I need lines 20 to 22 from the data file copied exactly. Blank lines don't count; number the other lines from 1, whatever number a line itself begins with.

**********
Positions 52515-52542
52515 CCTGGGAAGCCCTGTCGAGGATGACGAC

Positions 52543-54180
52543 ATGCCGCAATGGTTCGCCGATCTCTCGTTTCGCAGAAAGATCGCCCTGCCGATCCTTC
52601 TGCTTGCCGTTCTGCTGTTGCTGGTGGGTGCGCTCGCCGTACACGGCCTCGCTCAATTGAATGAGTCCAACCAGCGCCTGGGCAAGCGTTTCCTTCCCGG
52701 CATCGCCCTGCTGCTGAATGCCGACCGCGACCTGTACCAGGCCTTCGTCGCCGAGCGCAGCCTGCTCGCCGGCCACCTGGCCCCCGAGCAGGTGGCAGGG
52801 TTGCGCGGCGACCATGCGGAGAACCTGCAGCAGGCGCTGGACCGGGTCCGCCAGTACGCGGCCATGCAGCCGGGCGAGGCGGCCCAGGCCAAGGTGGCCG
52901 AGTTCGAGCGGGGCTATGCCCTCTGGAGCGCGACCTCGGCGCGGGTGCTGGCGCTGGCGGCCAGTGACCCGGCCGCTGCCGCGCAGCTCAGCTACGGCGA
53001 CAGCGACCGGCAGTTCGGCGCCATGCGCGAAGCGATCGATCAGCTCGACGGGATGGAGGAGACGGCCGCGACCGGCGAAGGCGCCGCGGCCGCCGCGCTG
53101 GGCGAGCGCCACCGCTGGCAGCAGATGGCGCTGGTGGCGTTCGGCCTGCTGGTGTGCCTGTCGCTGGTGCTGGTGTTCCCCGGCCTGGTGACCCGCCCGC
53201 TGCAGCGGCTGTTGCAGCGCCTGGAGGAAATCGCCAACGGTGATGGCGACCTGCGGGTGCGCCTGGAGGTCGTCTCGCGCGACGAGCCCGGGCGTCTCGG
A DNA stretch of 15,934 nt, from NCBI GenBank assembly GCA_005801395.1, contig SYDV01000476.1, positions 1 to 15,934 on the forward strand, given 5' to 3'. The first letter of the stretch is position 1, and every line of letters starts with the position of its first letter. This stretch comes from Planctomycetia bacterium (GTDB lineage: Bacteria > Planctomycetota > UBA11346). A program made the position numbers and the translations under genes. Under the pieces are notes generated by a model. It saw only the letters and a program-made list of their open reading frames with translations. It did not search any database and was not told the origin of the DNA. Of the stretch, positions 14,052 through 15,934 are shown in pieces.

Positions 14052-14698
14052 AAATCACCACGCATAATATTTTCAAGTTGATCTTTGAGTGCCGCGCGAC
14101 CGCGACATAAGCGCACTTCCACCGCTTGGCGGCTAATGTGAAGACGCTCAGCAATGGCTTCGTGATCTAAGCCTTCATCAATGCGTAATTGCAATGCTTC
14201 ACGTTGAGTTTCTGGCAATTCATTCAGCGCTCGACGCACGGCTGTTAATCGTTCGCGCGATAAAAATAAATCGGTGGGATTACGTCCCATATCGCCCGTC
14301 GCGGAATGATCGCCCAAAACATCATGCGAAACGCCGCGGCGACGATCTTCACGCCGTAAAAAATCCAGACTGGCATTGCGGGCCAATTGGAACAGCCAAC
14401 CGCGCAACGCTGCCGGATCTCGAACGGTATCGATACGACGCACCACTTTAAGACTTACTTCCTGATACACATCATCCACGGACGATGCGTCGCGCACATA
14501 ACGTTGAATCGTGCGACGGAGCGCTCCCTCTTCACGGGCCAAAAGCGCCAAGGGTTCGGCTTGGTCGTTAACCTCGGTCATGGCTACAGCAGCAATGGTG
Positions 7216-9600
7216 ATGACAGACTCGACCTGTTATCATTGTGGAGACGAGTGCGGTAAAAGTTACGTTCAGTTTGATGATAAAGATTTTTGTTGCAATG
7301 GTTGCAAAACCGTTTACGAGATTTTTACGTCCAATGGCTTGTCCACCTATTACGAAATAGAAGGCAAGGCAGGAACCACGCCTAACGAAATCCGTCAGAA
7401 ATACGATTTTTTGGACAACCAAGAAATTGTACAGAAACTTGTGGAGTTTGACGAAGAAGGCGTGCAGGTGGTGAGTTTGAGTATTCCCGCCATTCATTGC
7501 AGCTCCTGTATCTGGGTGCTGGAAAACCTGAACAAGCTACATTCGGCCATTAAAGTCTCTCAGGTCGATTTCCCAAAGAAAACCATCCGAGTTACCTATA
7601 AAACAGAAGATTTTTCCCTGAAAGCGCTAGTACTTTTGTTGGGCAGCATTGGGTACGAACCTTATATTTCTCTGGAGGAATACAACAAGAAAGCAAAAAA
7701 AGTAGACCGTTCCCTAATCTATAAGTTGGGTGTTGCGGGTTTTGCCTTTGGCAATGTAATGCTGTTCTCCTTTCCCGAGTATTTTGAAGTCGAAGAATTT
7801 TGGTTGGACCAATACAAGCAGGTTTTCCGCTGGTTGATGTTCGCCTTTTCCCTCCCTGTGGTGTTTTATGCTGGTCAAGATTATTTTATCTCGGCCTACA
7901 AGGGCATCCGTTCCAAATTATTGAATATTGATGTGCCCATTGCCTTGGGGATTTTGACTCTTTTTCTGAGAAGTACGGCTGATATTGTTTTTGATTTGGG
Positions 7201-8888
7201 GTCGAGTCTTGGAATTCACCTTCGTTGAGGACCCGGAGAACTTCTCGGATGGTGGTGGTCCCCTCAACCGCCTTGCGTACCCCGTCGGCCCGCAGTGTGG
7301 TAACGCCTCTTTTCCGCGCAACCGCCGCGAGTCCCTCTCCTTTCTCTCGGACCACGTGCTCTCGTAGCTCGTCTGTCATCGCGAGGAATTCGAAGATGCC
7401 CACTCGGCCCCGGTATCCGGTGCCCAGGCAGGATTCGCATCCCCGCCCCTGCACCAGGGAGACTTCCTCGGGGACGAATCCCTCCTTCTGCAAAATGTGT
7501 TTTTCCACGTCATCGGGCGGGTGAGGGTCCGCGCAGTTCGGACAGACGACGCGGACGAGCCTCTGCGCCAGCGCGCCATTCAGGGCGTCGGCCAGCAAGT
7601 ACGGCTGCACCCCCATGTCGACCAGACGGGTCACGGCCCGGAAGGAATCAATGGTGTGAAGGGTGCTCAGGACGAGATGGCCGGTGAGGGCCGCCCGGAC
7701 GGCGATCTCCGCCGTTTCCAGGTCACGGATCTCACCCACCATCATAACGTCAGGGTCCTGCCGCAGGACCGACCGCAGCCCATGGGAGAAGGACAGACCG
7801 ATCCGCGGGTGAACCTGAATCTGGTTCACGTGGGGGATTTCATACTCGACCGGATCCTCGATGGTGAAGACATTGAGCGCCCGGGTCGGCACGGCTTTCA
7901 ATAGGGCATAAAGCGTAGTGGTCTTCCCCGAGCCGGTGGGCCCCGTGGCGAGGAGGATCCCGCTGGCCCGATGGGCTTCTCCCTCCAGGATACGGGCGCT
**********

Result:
Positions 7216-9600
7216 ATGACAGACTCGACCTGTTATCATTGTGGAGACGAGTGCGGTAAAAGTTACGTTCAGTTTGATGATAAAGATTTTTGTTGCAATG
7301 GTTGCAAAACCGTTTACGAGATTTTTACGTCCAATGGCTTGTCCACCTATTACGAAATAGAAGGCAAGGCAGGAACCACGCCTAACGAAATCCGTCAGAA